I was invited to try more and went for the spinach salad with avocado, dried fig and the equivalent of Korean croutons: basically rice krispy treats without sugar.  Nutty and good.  The salad dressing (no choice) was pureed sesame seeds, wine, a touch of vinegar and more peppers.  This could have been put on an old shoe and it would have tasted good.  The mix of  salad ingredients was a touch off but tasty.

I had no room whatsoever but moved on to Bulgogi – marinated beef slow smoked over red oak, then served on a hot stone with hot chilis and mushrooms.  As with a lettuce wrap, you eat it by putting it in rolled-up mustard and dandelion greens.  I love bitter greens, beef and chilis.  Sold.

Like all Asian restaurants, dessert is basically defined as the absence of chilis.  I tasted a tofu “pana cotta”  which was barely sweet and a touch grainy, with a super simple fruit garnish.  So dessert is not why you go here.

The chain has several locations in Korea and two in Los Angeles.   City of Beverly Hills free parking is nearby and the Westwood location offers 2 hours free with validation.  They also have a frequent dining club with bonuses, kinda like earning a free cup of coffee at  Coffee Bean. And to help your dining experience?   Be a chilihead like me.


The Wood

I met an old friend for dinner at The Wood, one of the many casual dining spots in Culver City, a subsection of west L.A. that has its own mayor, city council, and white hot food scene that gives Silver Lake a run for its money.   The venerable cook and gourmet food supply shop Surfas anchors the area, plus there are a couple of small storefront cooking schools.   Locally, food is on the brain.   And indeed the co-owners ran a coffee shop and a cafe, respectively, and met at a farmer’s market.   That would be Demetrios Mavromichalis of  Venice Grind and Laurent Triqueneaux of Cafe Laurent.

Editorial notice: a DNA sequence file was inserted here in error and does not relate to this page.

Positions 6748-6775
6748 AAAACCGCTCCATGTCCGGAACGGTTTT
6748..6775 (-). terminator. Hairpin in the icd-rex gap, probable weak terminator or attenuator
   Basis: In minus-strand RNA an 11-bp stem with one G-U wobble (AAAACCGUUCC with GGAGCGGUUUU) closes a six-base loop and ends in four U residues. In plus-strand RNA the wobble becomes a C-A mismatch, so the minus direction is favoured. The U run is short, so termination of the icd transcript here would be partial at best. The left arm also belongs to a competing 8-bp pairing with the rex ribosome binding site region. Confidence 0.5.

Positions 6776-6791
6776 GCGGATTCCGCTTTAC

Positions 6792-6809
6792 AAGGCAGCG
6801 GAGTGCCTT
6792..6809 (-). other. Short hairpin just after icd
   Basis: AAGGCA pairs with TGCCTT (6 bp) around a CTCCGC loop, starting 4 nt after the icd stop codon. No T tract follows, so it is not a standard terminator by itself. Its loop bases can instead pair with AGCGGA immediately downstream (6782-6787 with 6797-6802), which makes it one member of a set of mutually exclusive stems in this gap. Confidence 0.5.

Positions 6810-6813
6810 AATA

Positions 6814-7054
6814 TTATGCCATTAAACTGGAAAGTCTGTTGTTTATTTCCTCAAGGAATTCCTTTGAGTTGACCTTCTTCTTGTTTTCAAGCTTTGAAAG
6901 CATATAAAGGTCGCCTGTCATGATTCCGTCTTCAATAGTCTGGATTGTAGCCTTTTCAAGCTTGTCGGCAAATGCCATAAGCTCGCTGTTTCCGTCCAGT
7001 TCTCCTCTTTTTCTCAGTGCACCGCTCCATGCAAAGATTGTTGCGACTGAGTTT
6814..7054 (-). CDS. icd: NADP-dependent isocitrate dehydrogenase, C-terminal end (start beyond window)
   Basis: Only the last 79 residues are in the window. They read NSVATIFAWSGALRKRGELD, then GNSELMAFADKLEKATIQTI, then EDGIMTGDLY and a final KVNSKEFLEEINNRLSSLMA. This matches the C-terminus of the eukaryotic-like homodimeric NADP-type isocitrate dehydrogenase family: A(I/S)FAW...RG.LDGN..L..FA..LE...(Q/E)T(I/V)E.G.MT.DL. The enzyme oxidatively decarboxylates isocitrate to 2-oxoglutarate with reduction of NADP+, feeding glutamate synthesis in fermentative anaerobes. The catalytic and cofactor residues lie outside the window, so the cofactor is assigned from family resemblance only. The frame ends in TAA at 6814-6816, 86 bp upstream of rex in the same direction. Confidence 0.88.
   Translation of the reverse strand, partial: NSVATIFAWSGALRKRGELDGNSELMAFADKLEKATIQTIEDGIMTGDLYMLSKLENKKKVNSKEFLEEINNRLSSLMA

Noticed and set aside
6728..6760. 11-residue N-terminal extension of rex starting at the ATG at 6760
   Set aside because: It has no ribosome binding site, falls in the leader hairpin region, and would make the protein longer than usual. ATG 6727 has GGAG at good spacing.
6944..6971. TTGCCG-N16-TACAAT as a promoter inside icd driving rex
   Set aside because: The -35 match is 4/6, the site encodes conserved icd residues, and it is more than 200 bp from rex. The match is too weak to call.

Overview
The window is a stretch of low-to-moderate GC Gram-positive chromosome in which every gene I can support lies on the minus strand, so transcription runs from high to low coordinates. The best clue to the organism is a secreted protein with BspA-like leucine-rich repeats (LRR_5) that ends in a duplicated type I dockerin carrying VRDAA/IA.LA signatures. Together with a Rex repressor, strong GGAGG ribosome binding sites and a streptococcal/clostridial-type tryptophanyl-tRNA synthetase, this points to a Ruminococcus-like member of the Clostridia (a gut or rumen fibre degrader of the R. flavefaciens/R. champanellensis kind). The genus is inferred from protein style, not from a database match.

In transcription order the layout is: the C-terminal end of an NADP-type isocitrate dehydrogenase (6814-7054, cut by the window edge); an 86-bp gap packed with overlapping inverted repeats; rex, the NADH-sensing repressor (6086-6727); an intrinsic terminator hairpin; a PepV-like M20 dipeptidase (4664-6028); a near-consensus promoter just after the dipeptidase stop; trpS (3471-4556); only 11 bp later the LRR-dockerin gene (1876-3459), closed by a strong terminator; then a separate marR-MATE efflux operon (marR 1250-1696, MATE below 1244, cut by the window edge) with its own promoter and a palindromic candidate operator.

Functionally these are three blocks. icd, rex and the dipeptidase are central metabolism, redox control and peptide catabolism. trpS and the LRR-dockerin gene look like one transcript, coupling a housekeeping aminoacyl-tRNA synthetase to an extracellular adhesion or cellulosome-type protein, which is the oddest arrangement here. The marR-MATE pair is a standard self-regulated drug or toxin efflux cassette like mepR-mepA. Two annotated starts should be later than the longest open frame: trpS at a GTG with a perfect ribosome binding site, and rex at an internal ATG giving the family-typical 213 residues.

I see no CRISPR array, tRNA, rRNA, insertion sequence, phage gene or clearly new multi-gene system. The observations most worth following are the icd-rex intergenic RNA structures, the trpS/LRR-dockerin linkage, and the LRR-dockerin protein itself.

It doesn’t hurt that there are film studios and media companies nearby to keep the caterers and lunch spots busy.  Lest you picture quaint streets and adorable areas to walk, I’ll set you straight.  Culver City was a suburb developed in the late 40’s/ early ’50’s at the height of L.A.’s love affair with the car, and has wide, bleak streets and pretty ugly architecture.  Style-less Moderne, let’s call it.   Travel a block and you will doubtless see an auto repair shop.  Not exactly Rodeo Drive.